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On 10/14/2016 12:03 PM, dadiOH wrote:

Maybe I am misunderstanding. What do the modified clamps do that regular clamps will not do? If it is to prevent the bar from bending and warping the panel, alternating sides with clamps do the same. That is how I prevent the clamp bars from bowing and bending the glue up.
You do have to snug all evenly, top and bottom, then add more pressure evenly, top and bottom, and so on.
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They apply downward as well as lateral pressure because of the slope in the modified tail pieces. The top clamp fits in the bottom clamp, tightening the top one forces them down. That downward force all along the bar keeps the glueup flat. That's what the scale was showing...downward pressure. Of course, for that down push to function, the pieces being glued need to be on a flat surface.
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On Saturday, October 15, 2016 at 6:44:42 AM UTC-4, dadiOH wrote:

Doesn't the bar of the bottom clamp provide that flat surface automatically?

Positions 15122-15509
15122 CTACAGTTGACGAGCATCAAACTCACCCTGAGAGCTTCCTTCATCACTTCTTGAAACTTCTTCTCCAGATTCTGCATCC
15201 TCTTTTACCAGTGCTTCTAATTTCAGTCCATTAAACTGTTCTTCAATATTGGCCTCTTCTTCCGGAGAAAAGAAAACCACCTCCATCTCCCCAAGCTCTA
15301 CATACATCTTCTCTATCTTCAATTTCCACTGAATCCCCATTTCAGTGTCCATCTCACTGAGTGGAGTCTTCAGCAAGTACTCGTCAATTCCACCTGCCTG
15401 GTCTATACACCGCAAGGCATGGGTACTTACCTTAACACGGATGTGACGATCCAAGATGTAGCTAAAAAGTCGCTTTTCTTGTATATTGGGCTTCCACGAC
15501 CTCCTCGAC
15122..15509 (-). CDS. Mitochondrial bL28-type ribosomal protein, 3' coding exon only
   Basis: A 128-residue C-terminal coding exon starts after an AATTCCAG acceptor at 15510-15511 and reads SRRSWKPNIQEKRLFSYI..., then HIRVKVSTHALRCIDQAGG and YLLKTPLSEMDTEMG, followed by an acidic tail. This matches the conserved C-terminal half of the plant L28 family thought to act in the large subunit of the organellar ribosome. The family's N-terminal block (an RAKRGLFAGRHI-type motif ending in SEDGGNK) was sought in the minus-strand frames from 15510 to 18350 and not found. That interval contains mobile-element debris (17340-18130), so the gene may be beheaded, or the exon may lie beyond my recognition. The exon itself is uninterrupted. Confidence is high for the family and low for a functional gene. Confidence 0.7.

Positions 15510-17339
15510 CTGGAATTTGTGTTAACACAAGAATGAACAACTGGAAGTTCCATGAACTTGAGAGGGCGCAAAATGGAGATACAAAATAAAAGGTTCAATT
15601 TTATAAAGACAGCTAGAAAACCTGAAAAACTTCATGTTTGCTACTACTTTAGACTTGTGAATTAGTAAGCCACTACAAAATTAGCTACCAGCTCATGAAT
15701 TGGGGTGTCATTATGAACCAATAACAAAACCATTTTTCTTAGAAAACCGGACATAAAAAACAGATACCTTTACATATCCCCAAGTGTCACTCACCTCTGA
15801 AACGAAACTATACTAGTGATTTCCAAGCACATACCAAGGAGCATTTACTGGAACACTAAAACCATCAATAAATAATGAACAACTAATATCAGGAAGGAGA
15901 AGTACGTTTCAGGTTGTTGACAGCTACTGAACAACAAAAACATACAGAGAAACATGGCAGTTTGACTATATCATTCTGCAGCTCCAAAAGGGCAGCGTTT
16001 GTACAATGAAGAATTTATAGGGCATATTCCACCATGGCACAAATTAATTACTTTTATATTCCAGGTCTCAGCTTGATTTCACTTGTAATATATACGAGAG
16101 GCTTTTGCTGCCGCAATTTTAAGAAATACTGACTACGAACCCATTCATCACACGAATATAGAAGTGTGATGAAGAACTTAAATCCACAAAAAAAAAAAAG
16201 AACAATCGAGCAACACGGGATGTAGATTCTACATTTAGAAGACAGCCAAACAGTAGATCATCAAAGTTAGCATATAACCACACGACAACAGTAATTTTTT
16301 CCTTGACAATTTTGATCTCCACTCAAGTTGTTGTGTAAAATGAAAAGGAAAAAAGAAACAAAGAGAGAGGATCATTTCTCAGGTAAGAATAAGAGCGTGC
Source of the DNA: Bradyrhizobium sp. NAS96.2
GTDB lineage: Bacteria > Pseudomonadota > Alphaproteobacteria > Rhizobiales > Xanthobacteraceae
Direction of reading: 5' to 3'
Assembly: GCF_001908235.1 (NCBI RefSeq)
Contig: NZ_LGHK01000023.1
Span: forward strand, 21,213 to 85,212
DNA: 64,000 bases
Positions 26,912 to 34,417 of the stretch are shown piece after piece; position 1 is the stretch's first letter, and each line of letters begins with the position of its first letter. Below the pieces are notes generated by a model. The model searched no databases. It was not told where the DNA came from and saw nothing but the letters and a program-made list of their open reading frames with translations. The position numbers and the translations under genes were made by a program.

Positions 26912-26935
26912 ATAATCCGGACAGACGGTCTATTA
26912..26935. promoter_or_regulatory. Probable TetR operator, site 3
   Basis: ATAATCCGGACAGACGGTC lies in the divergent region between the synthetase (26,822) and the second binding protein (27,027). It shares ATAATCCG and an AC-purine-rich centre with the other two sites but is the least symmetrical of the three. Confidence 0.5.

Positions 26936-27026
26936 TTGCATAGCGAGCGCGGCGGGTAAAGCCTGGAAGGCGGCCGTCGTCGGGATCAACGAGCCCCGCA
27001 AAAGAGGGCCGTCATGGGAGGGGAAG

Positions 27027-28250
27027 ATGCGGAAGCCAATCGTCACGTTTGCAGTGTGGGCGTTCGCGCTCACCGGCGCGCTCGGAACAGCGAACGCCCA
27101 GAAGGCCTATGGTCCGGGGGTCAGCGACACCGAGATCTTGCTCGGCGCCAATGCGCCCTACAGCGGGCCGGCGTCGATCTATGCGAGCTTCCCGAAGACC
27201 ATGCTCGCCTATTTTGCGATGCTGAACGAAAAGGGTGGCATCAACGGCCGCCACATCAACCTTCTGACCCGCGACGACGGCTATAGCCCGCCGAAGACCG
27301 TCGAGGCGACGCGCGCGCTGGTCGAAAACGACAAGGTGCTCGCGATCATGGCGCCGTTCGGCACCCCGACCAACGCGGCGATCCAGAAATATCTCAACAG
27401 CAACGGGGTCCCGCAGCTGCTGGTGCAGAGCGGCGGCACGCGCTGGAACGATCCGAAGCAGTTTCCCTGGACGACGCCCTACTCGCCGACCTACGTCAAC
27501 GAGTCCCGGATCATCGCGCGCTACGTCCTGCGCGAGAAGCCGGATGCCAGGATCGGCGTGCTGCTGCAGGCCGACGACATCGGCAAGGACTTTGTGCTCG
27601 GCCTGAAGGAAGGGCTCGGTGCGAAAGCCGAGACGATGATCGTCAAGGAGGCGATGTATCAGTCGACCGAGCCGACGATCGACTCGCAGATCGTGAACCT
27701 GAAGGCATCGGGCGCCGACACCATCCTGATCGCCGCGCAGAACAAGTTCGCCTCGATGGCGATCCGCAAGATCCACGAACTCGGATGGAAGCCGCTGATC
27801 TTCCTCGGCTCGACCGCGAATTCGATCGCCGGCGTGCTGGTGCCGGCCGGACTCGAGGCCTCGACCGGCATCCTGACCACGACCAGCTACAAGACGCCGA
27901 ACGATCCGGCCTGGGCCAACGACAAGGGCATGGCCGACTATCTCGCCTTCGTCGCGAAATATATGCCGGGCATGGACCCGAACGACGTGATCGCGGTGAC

The glue-up is being squeezed between 2 flat "surfaces" so it'll be flat regardless of where the jig is set up.
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Only if the bottom clamp is squeezing too.

Actually the glue up is being squeezed between two clamp bars that are trying to each bend in opposite directions thus counteracting the bends in both bars. Loosen either clamp and the other will bend along with the piece being clamped.
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On 10/15/2016 7:55 AM, Leon wrote: ...

The fella' in the video has the work being clamped supported on heavy flat cauls underneath, not the clamp bars so the top tapered clamp is pressing against them, not the other clamp bar. I didn't watch it again, don't recall if he'd use another caul on top or just the bar but his scale demo illustrated a pretty decent vertical force being exerted; a couple hundred pounds.
Of course, holding the panel flat forcibly while it's being glued doesn't mean it'll stay there when the clamps are removed...that'll mostly depend on how well the edges were milled square w/ the faces or that were alternated to compensate. :)
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On 10/15/2016 8:50 AM, dpb wrote:

The act of simply putting a clamp on top and bottom counteracts the clamps tendency to bend.
As you may have been referring to, if the glue up is warped to begin with, flattening it during glue up will not change anything.
His downward pressure is simply to counteract improperly placed and applied force. If he would learn how to clamp panels correctly he would not need this crutch.
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On 10/15/2016 11:26 AM, Leon wrote: ...

...
The problem generally isn't the clamp itself bending but getting the force _directly_ normal to the edge...
If the edges are milled correctly, his technique possibly will speed up things a little by not requiring such finicky placement as otherwise.
But, agreed, it _can_ be done without the "crutch"...